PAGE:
Weekend Afterthought On Terence Crawford Vs. Raymundo Beltran

(via @HBOBoxing on Twitter)

Three writers whose work I admire — David P. Greisman, Bart Barry and Carlos Acevedo — have in recent days offered some critiques of Terence Crawford vs. Raymundo Beltran that I think warrant rebuttals. We’ll dispense with the set-up other than to say that this isn’t anything personal in any way, nor did I view the trio’s critiques as aimed at me personally; it’s just a difference of ideas that is worthy of an airing.

First, Greisman:

Beltran was recently ranked No. 2 by many thanks not to his own good performances so much as the unimpressive performances of others, namely now-former titleholder Miguel Vazquez in a controversial loss to Mickey Bey, and Richar Abril, who returned from 18 months of inactivity by taking a majority decision over Edis Tatli. Beltran’s draw with Burns was his best performance; he’d since outpointed Arash Usmanee in April.

But by virtue of his being No. 2 and Crawford being No. 1, folks felt that their fight should decide a new lineal champion. While this is within widely accepted rules, and while it’s good for rankings organizations and magazines to follow their rules, I believe there shouldn’t be any rush to crown a champion when a division still needs to shake out its uncertainty. Sometimes a ranking is just a ranking, and a win simply cements that a guy is No. 1 for now.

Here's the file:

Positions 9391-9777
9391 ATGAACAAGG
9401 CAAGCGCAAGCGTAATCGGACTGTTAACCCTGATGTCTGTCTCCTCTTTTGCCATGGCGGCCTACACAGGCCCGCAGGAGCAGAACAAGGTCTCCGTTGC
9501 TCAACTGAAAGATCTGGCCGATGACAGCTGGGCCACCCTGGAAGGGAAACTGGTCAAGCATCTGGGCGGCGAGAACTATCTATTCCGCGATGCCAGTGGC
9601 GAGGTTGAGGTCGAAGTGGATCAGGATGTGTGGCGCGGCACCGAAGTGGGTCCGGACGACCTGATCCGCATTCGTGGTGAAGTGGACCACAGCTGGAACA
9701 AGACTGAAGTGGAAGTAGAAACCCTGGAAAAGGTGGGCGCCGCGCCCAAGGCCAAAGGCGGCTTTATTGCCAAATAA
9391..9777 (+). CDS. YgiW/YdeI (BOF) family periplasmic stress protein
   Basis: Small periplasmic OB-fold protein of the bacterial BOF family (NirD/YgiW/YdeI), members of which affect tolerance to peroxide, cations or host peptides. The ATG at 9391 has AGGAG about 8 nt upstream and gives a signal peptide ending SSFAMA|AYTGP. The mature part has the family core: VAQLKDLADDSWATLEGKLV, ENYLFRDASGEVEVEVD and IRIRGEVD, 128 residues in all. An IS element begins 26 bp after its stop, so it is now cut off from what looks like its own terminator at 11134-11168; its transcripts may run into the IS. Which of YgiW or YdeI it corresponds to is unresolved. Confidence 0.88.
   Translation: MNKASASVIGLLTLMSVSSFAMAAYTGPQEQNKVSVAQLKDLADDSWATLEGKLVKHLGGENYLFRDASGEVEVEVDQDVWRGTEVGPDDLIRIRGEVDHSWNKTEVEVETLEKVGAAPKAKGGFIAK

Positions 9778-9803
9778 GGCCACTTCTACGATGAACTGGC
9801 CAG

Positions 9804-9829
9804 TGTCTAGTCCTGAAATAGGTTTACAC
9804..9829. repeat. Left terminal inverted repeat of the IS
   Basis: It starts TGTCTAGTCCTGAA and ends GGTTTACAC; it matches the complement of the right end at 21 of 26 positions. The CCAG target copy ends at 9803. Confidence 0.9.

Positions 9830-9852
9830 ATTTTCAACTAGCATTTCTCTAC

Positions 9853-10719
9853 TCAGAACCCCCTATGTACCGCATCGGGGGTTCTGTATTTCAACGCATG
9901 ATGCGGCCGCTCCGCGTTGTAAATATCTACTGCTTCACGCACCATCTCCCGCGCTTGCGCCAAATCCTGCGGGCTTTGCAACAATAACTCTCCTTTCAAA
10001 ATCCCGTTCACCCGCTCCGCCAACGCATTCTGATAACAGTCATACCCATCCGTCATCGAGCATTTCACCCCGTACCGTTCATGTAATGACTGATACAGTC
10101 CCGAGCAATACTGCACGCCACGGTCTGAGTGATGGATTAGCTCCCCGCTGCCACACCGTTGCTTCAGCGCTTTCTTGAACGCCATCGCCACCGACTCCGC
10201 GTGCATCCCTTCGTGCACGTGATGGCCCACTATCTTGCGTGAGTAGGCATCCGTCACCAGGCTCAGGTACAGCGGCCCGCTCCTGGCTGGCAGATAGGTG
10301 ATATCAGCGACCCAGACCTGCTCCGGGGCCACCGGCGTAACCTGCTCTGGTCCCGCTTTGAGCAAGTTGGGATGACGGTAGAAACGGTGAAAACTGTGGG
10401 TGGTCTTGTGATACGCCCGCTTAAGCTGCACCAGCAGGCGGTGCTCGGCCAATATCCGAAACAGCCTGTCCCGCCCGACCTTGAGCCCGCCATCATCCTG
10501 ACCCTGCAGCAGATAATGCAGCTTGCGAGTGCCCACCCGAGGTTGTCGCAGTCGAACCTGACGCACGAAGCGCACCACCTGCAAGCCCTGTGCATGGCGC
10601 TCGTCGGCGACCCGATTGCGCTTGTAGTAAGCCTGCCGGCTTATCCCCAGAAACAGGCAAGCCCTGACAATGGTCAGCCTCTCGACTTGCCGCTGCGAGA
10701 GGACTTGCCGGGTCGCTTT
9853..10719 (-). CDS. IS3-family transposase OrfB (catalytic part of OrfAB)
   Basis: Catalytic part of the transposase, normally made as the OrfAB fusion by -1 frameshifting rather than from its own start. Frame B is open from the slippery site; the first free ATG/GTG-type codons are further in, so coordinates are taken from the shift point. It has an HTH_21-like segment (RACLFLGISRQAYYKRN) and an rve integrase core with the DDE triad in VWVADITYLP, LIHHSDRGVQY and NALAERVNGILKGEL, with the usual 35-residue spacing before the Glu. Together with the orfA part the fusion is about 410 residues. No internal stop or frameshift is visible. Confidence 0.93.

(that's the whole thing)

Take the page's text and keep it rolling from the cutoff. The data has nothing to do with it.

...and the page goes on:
The Transnational Boxing Rankings Board (of which I’m a chairman) is one of the organizations that declared Crawford-Beltran a championship bout. There was no “feeling” about it — as Greisman correctly notes, the Board was, in fact, following its own rules.